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north wall, though the seats in the embrasure
have been removed. Beside this window is a
wall press. The removal of the entresol in the
17th century allowed of a tall window with
mullion and transoms being inserted in each
gable to replace the original lights. The lower
divisions of these windows were shuttered, the
upper ones glazed. On the outside face of the
lowest transom on the west is the inscription,
I.S. M.N. 1635, for James Stewart of Rosyth
and Margaret Napier, his wife. In the south
wall is the fireplace, which was enlarged in the
17th century and has a locker in the west jamb.
A mural chamber on the same side provided
the necessary connection with the staircase.
Beside the latter, but in the thickness of the
east wall, is another chamber, from which the
service-stair, spoken of above, led to the entresol
of the ground floor. A third mural chamber,
probably a garderobe, has apparently been built
up on the north side of the east window.
Beside the west window is a doorway, now
filled in, which communicated with the first
floor of the 16th-century buildings.
The main stair formerly rose from the ground
to the top of the tower. On the way up, at
about the level of the higher of the two entresols,
there is a garderobe in the east gable, provided
with a seat and a basin with outlet. Beyond
the first floor the steps have disappeared, and
the ascent has to be continued by a ladder. On
the second floor is a solar lit from north, south
and east, the eastern window having a three-
sided rear-arch. The solar is entered through a
window embrasure, in the breast of which is a
fitted basin. At the north-west angle of the
room, near the fireplace, is a vaulted mural
chamber, which once gave access to the parapet-
walk of the original barmkin. In the north-east
angle is a garderobe. In the south wall is
another mural chamber which was entered
from the staircase, but did not communicate
with the main apartment. The ceiling of the
solar has been of timber, and the side walls bear
a heavy continuous corbel-course of a type
which has not been noticed in previous Inven-
tories, although a similar construction is found
in the Palace at Dunfermline (p. 120). Above
lay a garret, evidently a habitable room when
entire, though now roofless. The parapet-walks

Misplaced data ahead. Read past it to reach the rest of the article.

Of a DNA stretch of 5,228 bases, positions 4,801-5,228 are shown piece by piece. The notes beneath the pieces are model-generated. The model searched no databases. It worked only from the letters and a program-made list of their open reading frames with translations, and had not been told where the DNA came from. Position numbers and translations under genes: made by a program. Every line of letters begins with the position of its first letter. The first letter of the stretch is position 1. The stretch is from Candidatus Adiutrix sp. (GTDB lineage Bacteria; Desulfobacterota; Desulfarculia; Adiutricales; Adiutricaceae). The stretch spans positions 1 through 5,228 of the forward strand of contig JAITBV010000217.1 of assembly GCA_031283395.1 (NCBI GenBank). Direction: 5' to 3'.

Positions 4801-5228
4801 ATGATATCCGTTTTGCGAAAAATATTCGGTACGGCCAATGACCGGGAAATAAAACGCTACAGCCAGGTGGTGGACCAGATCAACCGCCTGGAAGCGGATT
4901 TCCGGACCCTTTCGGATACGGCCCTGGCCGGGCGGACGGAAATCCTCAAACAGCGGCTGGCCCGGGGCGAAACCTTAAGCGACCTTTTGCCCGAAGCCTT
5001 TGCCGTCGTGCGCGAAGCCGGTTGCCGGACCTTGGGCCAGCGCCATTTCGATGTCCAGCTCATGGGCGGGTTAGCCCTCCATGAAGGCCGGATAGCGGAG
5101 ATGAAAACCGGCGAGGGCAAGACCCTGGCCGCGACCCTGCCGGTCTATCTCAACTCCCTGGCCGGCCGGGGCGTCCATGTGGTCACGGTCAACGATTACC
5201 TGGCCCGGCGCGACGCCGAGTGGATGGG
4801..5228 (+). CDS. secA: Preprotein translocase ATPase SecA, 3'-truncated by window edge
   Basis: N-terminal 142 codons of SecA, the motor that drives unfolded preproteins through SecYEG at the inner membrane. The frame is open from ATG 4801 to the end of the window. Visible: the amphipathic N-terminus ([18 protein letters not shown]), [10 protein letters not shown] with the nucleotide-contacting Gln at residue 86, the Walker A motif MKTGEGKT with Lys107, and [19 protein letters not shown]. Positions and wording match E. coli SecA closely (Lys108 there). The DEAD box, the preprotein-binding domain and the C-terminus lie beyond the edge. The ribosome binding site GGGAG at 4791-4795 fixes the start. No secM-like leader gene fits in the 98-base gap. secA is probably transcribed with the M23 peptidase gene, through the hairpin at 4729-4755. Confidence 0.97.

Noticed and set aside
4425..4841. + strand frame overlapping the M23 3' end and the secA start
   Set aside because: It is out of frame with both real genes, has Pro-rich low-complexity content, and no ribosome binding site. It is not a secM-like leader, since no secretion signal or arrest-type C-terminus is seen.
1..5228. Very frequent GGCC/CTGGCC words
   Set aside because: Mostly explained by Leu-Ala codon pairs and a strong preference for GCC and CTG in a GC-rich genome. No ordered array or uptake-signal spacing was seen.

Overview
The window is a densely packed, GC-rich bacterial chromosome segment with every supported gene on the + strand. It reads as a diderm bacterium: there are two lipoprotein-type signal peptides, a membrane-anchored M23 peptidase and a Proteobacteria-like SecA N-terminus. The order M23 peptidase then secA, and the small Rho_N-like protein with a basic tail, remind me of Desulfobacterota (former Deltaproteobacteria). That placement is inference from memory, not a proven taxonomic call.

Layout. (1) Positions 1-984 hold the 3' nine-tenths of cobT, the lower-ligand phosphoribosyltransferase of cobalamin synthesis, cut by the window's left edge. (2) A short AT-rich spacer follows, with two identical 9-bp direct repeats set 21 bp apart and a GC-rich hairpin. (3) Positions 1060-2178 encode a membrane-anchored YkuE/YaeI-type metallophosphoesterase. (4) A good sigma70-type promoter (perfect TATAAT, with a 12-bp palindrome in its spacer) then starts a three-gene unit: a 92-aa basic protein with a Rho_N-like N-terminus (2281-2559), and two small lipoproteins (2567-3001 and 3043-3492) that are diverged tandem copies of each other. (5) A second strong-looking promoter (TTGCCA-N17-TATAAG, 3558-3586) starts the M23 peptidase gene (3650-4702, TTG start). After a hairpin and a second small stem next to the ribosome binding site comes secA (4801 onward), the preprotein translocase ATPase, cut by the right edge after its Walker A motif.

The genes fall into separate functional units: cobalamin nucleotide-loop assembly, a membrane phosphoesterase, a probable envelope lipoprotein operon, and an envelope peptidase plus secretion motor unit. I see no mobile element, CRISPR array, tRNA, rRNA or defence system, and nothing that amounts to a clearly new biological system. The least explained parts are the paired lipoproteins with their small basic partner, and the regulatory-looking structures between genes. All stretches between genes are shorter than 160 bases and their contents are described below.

have the unusual width of 7 feet.

DOVECOT. - A fine 16th-century dovecot (Fig.
53) stands on the mainland north of the castle.
It is square on plan, measuring 20 feet externally,
is built of rubble, and has gableted and crow-
stepped gables; the skew-puts are carved with
human heads. The south gable has a tabled
off-set, on the front of which is an empty panel
space. The entrance, which faces north, has a
quirked edge-roll at the arris, and on the lintel
is a label bearing an inscription now wholly
illegible. The roof is a barrel-vault covered
with flagstones.

HISTORICAL NOTE. - In 1428 the King granted
and confirmed to Sir David Stewart his barony
of Rosyth, which Stewart had resigned along
with other lands in order that the whole might
be united in one barony. ¹ Sir David is said to
have been a patron of Walter Bower, Abbot of
Inchcolm, whom he encouraged in the compila-
tion of the Scotichronicon. ² Rosyth remained
with this family till the failure of male descen-
dants towards the close of the 17th century.

1 Reg. Mag. Sig., s.a., No. 115. 2 Prefatio,
by Walter Goodall to edition of 1759, p. iii.
Cf. also Cast. and Dom. Arch., i, p. 289.

xliii N.W. 8 June 1928.

278. Rosebery House, Inverkeithing. - This
house of three storeys and a garret is a much
altered dwelling of the 16th century. It seems
originally to have consisted of an oblong main
block, facing the street, with a pend that gave
access to a courtyard behind. In the 17th
century the house was partly rebuilt, while
between 1705, when it was purchased by the
Earl of Rosebery, and 1711 a wing, described
in the latter year as "the new jamm," was
added at the back. Further alterations were
made in the 18th century. The roof is unusual,
being of a lean-to type, whence the old name of the
house was the "Toofall" (sic). Both main block
and wing are vaulted on the ground floor. The
first floor of the former has a large kitchen-
fireplace at the north-west angle and a mural
chamber at the south-east angle. A ruinous
garden-house at the end of the garden bears on
the lintel of the entrance 17 J.D.B.F.17., for
John Dundas and Beatrice Ferguson, his wife.
The Earl of Rosebery, whose name is attached
to the house, disponed it to Dundas in 1711. ¹
In the courtyard is a draw-well.

1 History of Inverkeithing and Rosyth, by

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